Molinate: A Metabolic Explanation
 for Species Differences in Suscepti-
bility to Male Reproductive Toxicity-95


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Project Leader and Principal UC Investigators

Marion G. Miller, professor, Department of Environmental Toxicology, UC Davis

Will Jewel, graduate student, Department of Environmental Toxicology, UC Davis

Bruce Winder, postgraduate researcher, Department of Environmental Toxicology, UC Davis

The rice herbicide molinate has been shown to cause toxicity in the reproductive organs of male rats. Since rats are often used in risk assessment studies, wouldn't it stand to reason that molinate might pose a similar threat to humans? Environmental toxicologists working on this project think not.

Researchers suspect that molinate is metabolized differently in humans and rats. In this study environmental toxicologists sought to identify how different metabolic pathways lead to toxic metabolites forming readily in rats but not in humans.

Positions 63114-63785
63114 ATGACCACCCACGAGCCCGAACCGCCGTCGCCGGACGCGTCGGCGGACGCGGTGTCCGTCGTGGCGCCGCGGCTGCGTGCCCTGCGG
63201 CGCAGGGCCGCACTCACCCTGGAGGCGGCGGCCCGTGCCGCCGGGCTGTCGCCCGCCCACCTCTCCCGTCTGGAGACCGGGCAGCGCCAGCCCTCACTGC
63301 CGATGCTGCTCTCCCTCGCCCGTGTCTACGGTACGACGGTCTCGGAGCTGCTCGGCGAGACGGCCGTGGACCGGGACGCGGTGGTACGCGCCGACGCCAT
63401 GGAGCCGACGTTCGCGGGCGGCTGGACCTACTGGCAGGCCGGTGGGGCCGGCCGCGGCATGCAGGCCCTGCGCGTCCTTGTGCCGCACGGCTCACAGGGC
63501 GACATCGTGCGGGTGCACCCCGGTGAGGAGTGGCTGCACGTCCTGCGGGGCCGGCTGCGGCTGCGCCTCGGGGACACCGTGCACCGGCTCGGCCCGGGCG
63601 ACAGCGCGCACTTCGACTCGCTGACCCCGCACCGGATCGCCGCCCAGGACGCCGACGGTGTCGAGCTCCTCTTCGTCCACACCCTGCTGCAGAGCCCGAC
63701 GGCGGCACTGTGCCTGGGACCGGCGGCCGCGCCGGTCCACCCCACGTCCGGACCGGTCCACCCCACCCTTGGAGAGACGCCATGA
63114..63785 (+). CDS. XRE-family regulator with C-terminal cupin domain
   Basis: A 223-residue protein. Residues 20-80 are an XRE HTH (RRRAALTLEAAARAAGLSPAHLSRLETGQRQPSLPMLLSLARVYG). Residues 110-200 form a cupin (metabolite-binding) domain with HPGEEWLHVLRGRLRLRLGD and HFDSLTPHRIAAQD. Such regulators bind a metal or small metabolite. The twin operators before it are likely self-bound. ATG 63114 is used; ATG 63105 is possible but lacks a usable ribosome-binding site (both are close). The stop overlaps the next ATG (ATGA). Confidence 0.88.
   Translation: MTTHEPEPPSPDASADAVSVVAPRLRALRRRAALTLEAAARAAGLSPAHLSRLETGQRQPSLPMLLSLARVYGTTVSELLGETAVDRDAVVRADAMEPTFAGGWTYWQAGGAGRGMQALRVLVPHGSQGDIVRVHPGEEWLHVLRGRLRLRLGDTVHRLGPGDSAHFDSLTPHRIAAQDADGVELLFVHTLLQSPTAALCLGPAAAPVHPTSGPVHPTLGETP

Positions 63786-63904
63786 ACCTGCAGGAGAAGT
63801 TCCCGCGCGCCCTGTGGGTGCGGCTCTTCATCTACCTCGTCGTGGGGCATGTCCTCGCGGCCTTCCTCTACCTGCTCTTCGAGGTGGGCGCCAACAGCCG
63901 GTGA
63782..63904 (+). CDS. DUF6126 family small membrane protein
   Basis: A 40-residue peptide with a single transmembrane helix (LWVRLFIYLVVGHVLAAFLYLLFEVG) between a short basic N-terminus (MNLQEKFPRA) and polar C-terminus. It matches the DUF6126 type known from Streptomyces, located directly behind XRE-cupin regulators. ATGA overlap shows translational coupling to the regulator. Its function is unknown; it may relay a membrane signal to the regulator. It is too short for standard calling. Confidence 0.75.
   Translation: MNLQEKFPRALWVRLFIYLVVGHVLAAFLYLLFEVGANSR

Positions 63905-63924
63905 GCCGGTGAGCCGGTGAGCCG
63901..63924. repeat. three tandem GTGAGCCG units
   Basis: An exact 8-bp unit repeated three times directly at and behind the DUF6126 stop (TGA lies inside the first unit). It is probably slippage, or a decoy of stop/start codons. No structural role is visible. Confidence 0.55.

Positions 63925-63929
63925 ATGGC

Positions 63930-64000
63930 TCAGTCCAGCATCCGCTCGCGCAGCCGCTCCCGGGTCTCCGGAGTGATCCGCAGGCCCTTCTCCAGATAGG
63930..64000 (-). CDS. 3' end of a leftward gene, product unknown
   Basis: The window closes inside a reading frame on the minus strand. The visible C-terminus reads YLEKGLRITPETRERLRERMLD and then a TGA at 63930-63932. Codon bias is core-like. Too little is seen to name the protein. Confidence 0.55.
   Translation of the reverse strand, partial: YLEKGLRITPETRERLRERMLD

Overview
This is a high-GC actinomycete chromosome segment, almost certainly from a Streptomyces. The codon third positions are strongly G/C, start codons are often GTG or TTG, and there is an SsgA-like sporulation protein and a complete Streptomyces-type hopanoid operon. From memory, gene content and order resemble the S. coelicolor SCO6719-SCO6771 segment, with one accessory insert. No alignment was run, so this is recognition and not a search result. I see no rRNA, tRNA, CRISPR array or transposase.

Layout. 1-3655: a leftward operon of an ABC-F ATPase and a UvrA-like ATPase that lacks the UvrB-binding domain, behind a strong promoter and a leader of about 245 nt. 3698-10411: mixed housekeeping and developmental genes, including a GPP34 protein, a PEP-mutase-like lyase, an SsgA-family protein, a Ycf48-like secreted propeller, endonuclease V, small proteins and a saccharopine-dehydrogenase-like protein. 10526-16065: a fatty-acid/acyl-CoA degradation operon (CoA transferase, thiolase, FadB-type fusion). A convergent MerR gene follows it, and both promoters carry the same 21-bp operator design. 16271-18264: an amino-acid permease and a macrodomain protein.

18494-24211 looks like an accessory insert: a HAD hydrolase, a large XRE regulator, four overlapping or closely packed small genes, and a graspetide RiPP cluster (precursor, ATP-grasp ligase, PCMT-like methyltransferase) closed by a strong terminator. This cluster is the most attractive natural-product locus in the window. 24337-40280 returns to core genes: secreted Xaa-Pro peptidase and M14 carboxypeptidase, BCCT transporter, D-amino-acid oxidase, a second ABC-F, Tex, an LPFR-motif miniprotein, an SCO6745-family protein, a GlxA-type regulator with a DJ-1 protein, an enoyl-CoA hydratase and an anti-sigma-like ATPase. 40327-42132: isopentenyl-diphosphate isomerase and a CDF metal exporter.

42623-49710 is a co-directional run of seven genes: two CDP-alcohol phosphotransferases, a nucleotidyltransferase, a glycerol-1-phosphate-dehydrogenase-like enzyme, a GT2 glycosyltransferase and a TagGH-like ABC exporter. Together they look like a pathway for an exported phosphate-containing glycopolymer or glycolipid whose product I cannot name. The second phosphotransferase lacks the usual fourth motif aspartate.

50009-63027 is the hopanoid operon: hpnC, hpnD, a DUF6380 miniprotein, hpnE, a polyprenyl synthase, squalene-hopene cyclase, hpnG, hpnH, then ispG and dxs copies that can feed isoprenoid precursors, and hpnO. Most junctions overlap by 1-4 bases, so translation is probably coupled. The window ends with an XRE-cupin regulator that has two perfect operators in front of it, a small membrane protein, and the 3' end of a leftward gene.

A metabolite of molinate, formed through what researchers call "the sulfoxidation metabolic pathway," has been implicated as the chemical agent responsible for testicular damage. Preliminary in vitro studies of human and rat liver preparations indicate that humans have less ability to form these toxic metabolites and a threefold greater capacity to form nontoxic metabolites.

Their research supports the contention that rats are a more susceptible species and humans are relatively insensitive to reproductive toxicity from molinate. The toxicologists say that further work is necessary to make a more quantitative assessment of the relative susceptibility of humans to male reproductive damage.

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